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Help to Buy Equity Loan scheme

While the government’s Mortgage Guarantee scheme has opened up a new range of 95 per cent mortgages for those looking to buy a new home, most mortgages on the market at the moment – and certainly many of those with more attractive rates – are still restricted to a much lower loan-to-value threshold, such as 75 or 80 per cent lending.

Help to Buy Equity Loan scheme

The previous Mortgage Guarantee scheme opened up a new range of 95 per cent mortgages, as most mortgages on the market at the moment – and certainly many of those with more attractive rates – are still restricted to a much lower loan-to-value threshold, such as 75 or 80 per cent lending.

With the Mortgage Guarantee scheme now at an end, we look at how many potential homebuyers can purchase a new property with a smaller deposit, thanks to the Help to Buy Equity Loan.

What is an Equity Loan?

The Help to Buy Equity Loan scheme is designed to allow those with a deposit of at least 5 per cent to take out a mortgage of up to 75 per cent of the purchase price. The government effectively tops up the difference of up to 20 per cent with an Equity Loan. That means that in exchange for giving you the loan to make up the purchase price, the government holds a percentage equity stake in the property.

Equity loans are open to both first-time buyers and home movers on new-build homes in England with a purchase price up to £600,000. The new purchase must be your only property. Although only available in England, equity schemes are also available in Scotland and Wales, and a similar co-ownership scheme exists for homebuyers in Northern Ireland.

Do I have to make payments to the Equity Loan?

The terms of the Equity Loan scheme mean that you don’t initially have to make any regular loan payments – just the payments to your mortgage. This arrangement applies for the first five years after buying your home, and within this period you won’t be charged any fees whatsoever on the Equity Loan.

In the sixth year, you will have to pay a fee equivalent to 1.75 per cent of the Equity Loan’s value. In subsequent years, the fee will increase at a rate based on the Retail Prices Index plus 1 per cent – so in effect the fee increases will be linked to inflation. Shortly before the fees start in the sixth year, your Help to Buy agent will get in touch to set up the monthly payments on your bank account. Note that the payments taken from your bank only go toward the fees that are charged, and do not count towards repaying the Equity Loan itself.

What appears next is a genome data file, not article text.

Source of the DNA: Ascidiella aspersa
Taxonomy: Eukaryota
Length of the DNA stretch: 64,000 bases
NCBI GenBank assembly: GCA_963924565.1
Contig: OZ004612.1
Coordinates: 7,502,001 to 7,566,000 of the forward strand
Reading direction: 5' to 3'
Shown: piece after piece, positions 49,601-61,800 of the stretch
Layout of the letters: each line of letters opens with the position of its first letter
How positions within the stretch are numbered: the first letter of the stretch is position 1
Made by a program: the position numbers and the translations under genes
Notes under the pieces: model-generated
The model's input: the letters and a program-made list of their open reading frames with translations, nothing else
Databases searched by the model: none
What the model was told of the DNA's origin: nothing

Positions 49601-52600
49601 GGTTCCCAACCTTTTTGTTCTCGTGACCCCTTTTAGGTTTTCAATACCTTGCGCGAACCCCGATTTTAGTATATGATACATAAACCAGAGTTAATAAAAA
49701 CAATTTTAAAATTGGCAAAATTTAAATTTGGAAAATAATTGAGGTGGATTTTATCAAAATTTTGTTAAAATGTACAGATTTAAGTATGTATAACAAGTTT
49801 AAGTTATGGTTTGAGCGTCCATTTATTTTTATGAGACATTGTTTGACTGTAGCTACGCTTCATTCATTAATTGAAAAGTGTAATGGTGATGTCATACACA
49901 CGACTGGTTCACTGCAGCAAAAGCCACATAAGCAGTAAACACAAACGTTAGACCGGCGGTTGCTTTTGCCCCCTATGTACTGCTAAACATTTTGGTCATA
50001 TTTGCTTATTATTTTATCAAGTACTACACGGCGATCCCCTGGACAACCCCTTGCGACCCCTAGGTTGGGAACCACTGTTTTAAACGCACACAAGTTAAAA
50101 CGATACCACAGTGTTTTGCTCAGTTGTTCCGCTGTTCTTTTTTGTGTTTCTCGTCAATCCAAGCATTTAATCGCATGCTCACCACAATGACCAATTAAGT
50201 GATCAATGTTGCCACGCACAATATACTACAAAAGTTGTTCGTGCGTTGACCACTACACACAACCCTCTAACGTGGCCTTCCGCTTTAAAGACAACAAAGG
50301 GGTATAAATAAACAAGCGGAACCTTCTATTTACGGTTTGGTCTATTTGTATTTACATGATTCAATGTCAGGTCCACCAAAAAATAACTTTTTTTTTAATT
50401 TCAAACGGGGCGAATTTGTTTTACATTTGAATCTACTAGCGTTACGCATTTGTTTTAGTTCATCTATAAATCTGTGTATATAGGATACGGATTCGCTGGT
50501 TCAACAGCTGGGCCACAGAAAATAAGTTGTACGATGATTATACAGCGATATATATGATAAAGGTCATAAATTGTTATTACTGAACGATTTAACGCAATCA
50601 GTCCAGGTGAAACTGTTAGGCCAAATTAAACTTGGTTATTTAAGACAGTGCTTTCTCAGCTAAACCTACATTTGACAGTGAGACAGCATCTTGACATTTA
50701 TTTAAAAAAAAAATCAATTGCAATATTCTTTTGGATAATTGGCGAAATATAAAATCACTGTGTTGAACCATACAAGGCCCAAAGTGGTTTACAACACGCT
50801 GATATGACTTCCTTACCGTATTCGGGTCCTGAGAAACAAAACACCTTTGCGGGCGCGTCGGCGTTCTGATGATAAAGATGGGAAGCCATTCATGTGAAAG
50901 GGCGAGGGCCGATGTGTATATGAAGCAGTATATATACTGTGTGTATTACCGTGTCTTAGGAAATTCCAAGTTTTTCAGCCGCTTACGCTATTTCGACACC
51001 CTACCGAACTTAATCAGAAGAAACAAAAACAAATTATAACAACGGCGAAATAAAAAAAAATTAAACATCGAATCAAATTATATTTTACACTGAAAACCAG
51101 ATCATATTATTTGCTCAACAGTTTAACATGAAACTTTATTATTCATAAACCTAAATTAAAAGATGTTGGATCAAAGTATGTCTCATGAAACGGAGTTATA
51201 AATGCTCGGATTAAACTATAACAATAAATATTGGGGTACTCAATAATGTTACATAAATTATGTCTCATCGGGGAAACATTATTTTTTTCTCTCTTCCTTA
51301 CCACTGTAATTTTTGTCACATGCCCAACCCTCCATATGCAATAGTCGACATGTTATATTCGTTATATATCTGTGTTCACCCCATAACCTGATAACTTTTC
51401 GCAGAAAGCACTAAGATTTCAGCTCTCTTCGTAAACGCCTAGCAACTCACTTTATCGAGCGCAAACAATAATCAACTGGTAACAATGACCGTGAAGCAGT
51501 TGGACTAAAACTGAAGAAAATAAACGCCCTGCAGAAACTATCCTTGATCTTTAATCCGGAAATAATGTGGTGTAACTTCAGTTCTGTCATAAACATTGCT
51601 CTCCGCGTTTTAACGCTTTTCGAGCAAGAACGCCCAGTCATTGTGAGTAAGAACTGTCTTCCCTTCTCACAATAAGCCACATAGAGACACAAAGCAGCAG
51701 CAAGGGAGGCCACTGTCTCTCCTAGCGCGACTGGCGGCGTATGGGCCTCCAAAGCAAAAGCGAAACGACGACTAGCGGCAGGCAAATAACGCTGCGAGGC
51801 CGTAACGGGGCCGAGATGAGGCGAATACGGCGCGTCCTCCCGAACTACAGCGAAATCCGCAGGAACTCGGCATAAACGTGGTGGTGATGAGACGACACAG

How do I repay the Equity Loan?

You have to repay the Equity Loan when you sell the property, or after 25 years – whichever comes first. The important thing to remember is that you will have to repay the equity percentage based on the property price at the time, which is likely to be different from the original amount borrowed.

Let’s say you took out a 20 per cent Equity Loan of £40,000 based on a purchase price of £200,000. If you sell the property after 10 years and the property value at that time has risen to £250,000, then you would have to repay £50,000 – 20 per cent of the market value of the property when it’s sold.

You can opt to repay all or part of the Equity Loan earlier. However, any single repayment toward the loan must be equivalent to at least 10 per cent of the market value of your property at the time you make the repayment.

How do I get an Equity Loan?

To buy a house with the help of an Equity Loan, you have to contact the Help to Buy agent for the area in which you want to purchase a property. Help to Buy agents are appointed by the government’s Homes and Communities Agency, and you can find details of your local agent online. Your agent will provide you with details of the property builders registered with the scheme, and help to guide you through the process.

Updated January 2017

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